Sunday, January 29, 2012

Correlation between asset classes

We have recently taken a look at allocation of asset classes. As a Calgary based investor, I have always been concerned about how similar or dissimilar the appreciation has been for different asset classes. To do so, I opened my spreadsheet that compares the Dow Jones with Calgary Real Estate prices (for a Single Family Dwelling). I have updated it for 2011 and… I have added a 3rd asset class: Gold.

The results were striking. Between 1973 (the start of my data base) and today (year end of 2011), $1 invested in Calgary Real Estate has appreciated to $17.46 while the Dow Jones appreciated to $14.36 and Gold to $16.92. Isn’t that something! All three classes show over time a very similar amount of appreciation (not counting net rental income and dividends). But the path that each class followed was quite distinct (see the graph below).
 Figure 1 - Appreciation of $1 invested in Gold, Dow Jones and Calgary Real Estate
A numerical expression of how distinct their paths were is called correlation. The poorer (lower) the correlation, the better for diversification. Gold is poorly correlated to the Dow (0.50) and it is a lot better correlated , but far from perfect, to Calgary real estate (0.84). The Dow and Calgary Real Estate are also showing a poorer correlation (0.82) than gold and real estate.  

The graph above shows that while the Dow was up big time in the 1990s, real estate was subdued; yet from 2000 until 2007 the pattern reversed showing rapid real estate appreciation. Gold was even more subdued in the 1990s  than the Dow and it performed also poorer than Calgary Real Estate. Yet since 2000, Gold has taken off like a rocket.

We have discussed risk before, but not in terms of standard deviation. Let’s see how the asset classes (Gold, Dow Jones, Calgary Single Family Dwelling) compared on that basis (table below).

Figure 2 Returns and Risk of Asset Classes
Not counting dividends and net rental income, there seems to be a relation between risk and reward. Since 1973, Gold has had the highest average annual return (10.2%) and Calgary Real Estate has had the lowest (8.5%). But real estate also experienced the lowest volatility (S.D. =9.7%) while Gold the highest (23.2%). During gold market downturns losses are typically as high as -36% (calculated based on average return and 2xS.D.). Yet, somewhat contradictory, the worst annual return experienced in the real world was a modest -25%, i.e. only slightly worse than Calgary Real Estate in 1984. The Dow Jones lost most between 1973 and 2011 with 34% in 2008 alone. On the positive side, both in real terms as well as when calculated for a typical bull market (Maximum Expected Return), gold has the best upside. So, a bit of the ‘Risk versus Reward’ equation is probably at play here.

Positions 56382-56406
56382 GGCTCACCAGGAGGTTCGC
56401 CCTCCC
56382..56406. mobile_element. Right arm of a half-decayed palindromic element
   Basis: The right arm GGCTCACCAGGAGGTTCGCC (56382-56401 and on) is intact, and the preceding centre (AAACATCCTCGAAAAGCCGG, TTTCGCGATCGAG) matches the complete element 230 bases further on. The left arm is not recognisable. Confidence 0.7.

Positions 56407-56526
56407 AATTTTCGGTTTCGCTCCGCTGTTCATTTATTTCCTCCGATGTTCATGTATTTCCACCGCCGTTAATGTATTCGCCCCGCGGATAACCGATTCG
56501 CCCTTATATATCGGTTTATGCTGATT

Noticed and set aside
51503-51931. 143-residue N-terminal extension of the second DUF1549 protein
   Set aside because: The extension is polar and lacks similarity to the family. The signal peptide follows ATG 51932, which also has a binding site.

In terms of appreciation, gold has since 2001 appreciated much faster (17.1% annually) than its bench mark rate of return (10.2%). This begs the question: 'for how much longer?' Calgary Real Estate experienced explosive value growth from 1996-2007 (12% annually) and in particular during the 2006 and 2007 years (39% and 27%). After 2007 appreciation has flattened to around 1.3% per year and the asset class appears to revert back to its long term bench markrate. Still an average long term annual appreciation of 8.5% (which equals a compounding rate of 8%) is still astounding. However, after removing the effects of oil price shocks a more normal pace of appreciation (3%) is revealed similar to what Calgary experienced between 1983 and 1993.

Finally, the stock market experienced appreciation above its 8.6% benchmark rate between 1994 and 1999 (25% per annum), followed by a volatile but modest actual appreciation from then onward (2.6%). Thus, it appears, that the stock market has now underperformed for the longest time, while Gold is an ‘accident waiting to happen’ and Calgary Real Estate is in a ‘Steady Eddy’ mode.

When looking at these three asset classes combined, they appear to create excellent components for a diversified portfolio. We also have an idea, based on the principal of ‘reverting to the bench mark,’ as to which of the three classes appears most promising and which appears most risky.

 Another other asset class that we have not yet mentioned in this post,  but that also has overshot its long term benchmark by a wide margin is bonds, in particular North American government bonds. With inflation not far away, these bonds are also due for a period of significant negative adjustments.
Nobody can look into the future but maybe we can extrapolate some of the trends we see here to create a suitable asset mix for the foreseeable future while controlling our risks. Gold has always played a very subdued role in my portfolio and I am reluctant to add a lot to my portfolio at this stage of the market. Yet, once gold has reverted to the benchmark or to even lower prices, I will definitely add it to my portfolio mix.


1 comment:

  1. Very impressive overview of the 3 major asset classes most prominently discussed in the marketplace today. The impact of standard deviation is not normally discussed, but from a correlation standpoint, I also believe it to be a significant factor to consider. Being a rather conservative investor, I'm much happier securing assets that exhibit lower standard deviation over a long-term period to mitigate the roller coaster effect of market turmoil. Thanks for providing this excellent overview! Harold Hagen

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